Correspondingly another method that could be used to increase the availability of organs is financial incentives. Francis L. Delmonico, who is a Professor of Surgery, and attended Harvard Medical School, Harvard University states that monetary benefit offered to consumers, employees and organizations to encourage behavior or actions which otherwise would not take place. It specifies that financial incentive motivates actions which otherwise might not occur without the monetary. This method ethical principle in which is prohibited and beneficial or would it have more positive results than negative. Overall altruism is a question in the main on the topic of organ donation because altruistic donors in most countries are not allowed to receive anything in return. As a matter of fact, financial of incentives is brought to introduce the idea of a field of transplantations, in which is looked through ethics and economics. Overall the approach can be look in different ways. For instance, a direct payment for organs, an income tax or estate benefit, a reimbursement for funeral expenses, a contribution to a charitable organization determined by the family or the deceased. The success or malfunction of financial incentive will depend on the amount of implementation intake. Additionally, Michael Lysaght and Jaclyn Mason expresses” First, the strictures against financial sales of organs donation should be relaxed. Incentives for organs from living donors should be phased in only after any existing problems with cadaveric donations have been identified and resolved” (Mason, May-June 2000).The motive for this approach because it cancels out the use of the auction system and black marketing. Financial incentives data analyze that using this procedure will allow the boost of organs procurement (Francis L. Delmonico, n.d.). Tejus Pradeep, Cell Biology and Neuroscience and Psychology double major express “According to a study by Mark Nadel of the Federal Communications Commission, in Georgia, a discounted driver’s license for organ donors program increased donation rates by 33 percent.” and “Furthermore, Sarah Taub of the Journal of Transplantation even estimates that payment of $500 to $1,000 for cadaveric donation would increase donation rates sufficiently to nearly eliminate the kidney waiting list” (Pradeep, 2015) In addition to, financial incentives data demonstrates that using this procedure that it will boost the organs procurement. Tejus also express that “Gabriel Danovitch of UCLA explains that if there exists a perception that organs can be bought through financial incentives, the temptation to not expose the potential altruistic donor to the risk intrinsic to the process would be overwhelming, causing crowding out to occur.” This effective method allows individuals to donate due to the benefits that can be deluge the nature of donating. Even though financial incentives come with a lot of positive results, it can also have a downfall due to economic issue call crowding out and can barricade people from donating. However, it is one of the many effective solutions to increase the number of organs donations.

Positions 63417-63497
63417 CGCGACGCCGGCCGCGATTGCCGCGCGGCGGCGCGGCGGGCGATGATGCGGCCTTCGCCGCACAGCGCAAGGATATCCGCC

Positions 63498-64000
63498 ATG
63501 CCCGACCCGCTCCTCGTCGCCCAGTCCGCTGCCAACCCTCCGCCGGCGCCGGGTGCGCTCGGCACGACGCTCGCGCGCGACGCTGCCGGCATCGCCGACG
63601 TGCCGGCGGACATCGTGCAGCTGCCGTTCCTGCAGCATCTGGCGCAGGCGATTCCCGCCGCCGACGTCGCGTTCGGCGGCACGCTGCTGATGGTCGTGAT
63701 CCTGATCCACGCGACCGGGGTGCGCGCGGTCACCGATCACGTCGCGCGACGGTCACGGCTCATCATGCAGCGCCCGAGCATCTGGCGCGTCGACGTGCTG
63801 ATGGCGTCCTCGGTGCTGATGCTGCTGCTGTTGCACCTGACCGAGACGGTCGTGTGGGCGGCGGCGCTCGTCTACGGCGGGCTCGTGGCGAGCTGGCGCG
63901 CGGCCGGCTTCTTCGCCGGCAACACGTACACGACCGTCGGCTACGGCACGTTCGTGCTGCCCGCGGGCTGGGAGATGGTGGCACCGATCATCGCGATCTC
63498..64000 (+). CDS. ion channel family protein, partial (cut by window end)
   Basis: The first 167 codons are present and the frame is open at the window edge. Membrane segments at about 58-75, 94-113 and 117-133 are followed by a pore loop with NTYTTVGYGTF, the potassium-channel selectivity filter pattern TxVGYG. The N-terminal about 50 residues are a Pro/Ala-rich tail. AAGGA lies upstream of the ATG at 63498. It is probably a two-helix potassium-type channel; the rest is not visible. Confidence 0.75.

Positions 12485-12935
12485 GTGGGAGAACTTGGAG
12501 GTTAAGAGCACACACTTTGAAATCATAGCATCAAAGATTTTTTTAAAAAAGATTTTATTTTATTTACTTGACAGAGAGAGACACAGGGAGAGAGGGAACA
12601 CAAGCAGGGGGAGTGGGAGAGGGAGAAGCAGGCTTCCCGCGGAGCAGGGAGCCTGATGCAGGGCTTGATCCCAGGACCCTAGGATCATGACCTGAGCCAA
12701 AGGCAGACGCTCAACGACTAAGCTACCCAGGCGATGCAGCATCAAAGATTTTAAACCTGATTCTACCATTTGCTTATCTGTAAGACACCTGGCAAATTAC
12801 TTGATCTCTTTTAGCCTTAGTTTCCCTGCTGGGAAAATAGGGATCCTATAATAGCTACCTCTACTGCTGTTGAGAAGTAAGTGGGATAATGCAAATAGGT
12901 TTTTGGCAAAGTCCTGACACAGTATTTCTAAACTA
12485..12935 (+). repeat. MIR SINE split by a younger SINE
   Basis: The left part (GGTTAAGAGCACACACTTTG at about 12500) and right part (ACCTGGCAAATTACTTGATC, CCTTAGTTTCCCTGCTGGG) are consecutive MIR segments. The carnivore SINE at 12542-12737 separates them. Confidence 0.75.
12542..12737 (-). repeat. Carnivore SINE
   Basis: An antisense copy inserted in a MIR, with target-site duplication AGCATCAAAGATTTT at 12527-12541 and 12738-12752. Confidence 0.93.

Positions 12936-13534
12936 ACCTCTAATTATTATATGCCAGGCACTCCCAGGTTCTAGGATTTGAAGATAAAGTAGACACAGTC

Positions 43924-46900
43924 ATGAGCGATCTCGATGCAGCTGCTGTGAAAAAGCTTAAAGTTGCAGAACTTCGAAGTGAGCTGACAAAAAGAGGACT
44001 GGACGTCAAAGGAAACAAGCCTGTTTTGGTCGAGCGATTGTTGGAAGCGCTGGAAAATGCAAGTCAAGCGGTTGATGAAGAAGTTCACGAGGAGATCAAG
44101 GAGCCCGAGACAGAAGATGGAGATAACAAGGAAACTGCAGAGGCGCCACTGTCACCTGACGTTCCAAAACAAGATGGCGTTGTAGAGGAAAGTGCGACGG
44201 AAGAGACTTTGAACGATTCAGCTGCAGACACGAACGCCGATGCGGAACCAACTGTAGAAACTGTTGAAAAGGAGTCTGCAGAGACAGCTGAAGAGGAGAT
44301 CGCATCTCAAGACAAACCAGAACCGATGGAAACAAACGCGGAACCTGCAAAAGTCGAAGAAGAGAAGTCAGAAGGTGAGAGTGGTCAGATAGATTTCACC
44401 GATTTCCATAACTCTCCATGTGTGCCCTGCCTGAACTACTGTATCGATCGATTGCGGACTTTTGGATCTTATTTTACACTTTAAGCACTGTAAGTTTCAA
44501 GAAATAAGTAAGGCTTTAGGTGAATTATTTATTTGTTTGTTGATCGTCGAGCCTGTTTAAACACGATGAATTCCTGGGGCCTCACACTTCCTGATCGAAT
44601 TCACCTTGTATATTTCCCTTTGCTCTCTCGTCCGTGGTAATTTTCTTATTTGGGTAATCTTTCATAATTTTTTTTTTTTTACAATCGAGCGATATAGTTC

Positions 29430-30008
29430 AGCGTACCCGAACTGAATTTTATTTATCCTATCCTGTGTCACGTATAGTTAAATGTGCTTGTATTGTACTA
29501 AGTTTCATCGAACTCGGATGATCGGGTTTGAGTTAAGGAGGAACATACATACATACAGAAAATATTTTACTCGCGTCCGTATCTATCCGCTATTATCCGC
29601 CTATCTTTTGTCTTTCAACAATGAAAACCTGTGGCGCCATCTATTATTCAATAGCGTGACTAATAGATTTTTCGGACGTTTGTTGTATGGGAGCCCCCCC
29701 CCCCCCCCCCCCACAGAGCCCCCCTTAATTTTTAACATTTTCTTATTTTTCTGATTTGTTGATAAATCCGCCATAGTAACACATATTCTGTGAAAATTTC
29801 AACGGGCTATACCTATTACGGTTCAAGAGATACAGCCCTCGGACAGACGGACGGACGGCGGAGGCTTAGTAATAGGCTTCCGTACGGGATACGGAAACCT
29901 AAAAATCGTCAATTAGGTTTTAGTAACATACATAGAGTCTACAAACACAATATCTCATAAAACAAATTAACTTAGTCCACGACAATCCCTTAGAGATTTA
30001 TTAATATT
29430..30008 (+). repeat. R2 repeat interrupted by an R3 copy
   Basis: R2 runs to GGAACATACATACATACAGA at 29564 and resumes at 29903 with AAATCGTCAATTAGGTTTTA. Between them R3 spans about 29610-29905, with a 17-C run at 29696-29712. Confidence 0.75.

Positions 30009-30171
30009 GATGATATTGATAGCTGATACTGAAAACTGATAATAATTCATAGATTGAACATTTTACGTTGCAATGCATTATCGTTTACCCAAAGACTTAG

After researching the availability of increasing of organs, through the methods of tax incentives and financial incentives. Tax and financial could help with the rising of donors but with financial overloading might become an issue where it can corrupt. When looking at the cost of organs, we know that many patients who are not high class do not have the benefit of having insurance to cover the cost but some organization do provide support but is limited of what can be done. Financial incentives provide tangible benefits to the donors who are individual in the process which increase the percentage of donating. Tax incentives will not be a profitable method due to the factor that it only will be benefitable to taxes, whereas financial incentives money could be through many procedures effects.